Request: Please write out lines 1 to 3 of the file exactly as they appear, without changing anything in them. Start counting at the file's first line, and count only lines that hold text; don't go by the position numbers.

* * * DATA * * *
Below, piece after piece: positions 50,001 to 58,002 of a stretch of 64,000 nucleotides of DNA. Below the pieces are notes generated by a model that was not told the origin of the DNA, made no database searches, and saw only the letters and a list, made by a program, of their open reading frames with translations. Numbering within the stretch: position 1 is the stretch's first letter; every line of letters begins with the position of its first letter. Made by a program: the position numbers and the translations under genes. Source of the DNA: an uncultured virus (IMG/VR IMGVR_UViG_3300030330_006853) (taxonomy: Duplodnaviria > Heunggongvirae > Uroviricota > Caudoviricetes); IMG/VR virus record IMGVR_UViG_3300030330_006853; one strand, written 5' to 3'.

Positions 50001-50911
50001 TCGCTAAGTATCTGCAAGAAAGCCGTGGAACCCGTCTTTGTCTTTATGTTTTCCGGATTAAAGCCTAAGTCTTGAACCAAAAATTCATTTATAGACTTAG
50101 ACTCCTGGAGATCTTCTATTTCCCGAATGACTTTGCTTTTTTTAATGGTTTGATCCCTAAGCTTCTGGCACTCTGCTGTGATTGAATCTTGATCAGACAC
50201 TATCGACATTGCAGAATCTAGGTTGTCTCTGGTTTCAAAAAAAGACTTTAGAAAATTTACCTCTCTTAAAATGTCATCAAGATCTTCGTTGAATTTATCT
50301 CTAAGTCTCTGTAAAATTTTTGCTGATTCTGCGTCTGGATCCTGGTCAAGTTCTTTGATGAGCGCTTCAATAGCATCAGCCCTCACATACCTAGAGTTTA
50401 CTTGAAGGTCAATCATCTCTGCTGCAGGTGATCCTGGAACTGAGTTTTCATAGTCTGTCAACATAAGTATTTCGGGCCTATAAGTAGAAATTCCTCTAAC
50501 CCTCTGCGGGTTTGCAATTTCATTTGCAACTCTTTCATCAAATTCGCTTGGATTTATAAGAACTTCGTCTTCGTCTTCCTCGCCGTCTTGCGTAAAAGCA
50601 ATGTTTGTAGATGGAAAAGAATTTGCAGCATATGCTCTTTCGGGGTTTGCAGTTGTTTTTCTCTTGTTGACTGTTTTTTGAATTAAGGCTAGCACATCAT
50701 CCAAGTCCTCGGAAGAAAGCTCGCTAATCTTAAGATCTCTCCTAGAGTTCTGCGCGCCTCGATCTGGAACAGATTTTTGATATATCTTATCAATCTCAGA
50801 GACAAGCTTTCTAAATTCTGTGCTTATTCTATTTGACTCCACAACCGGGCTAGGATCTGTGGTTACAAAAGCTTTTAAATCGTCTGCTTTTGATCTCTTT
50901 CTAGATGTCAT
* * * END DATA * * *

Below, piece after piece: positions 50,001 to 58,002 of a stretch of 64,000 nucleotides of DNA. Below the pieces are notes generated by a model that was not told the origin of the DNA, made no database searches, and saw only the letters and a list, made by a program, of their open reading frames with translations. Numbering within the stretch: position 1 is the stretch's first letter; every line of letters begins with the position of its first letter. Made by a program: the position numbers and the translations under genes. Source of the DNA: an uncultured virus (IMG/VR IMGVR_UViG_3300030330_006853) (taxonomy: Duplodnaviria > Heunggongvirae > Uroviricota > Caudoviricetes); IMG/VR virus record IMGVR_UViG_3300030330_006853; one strand, written 5' to 3'.

Positions 50001-50911
50001 TCGCTAAGTATCTGCAAGAAAGCCGTGGAACCCGTCTTTGTCTTTATGTTTTCCGGATTAAAGCCTAAGTCTTGAACCAAAAATTCATTTATAGACTTAG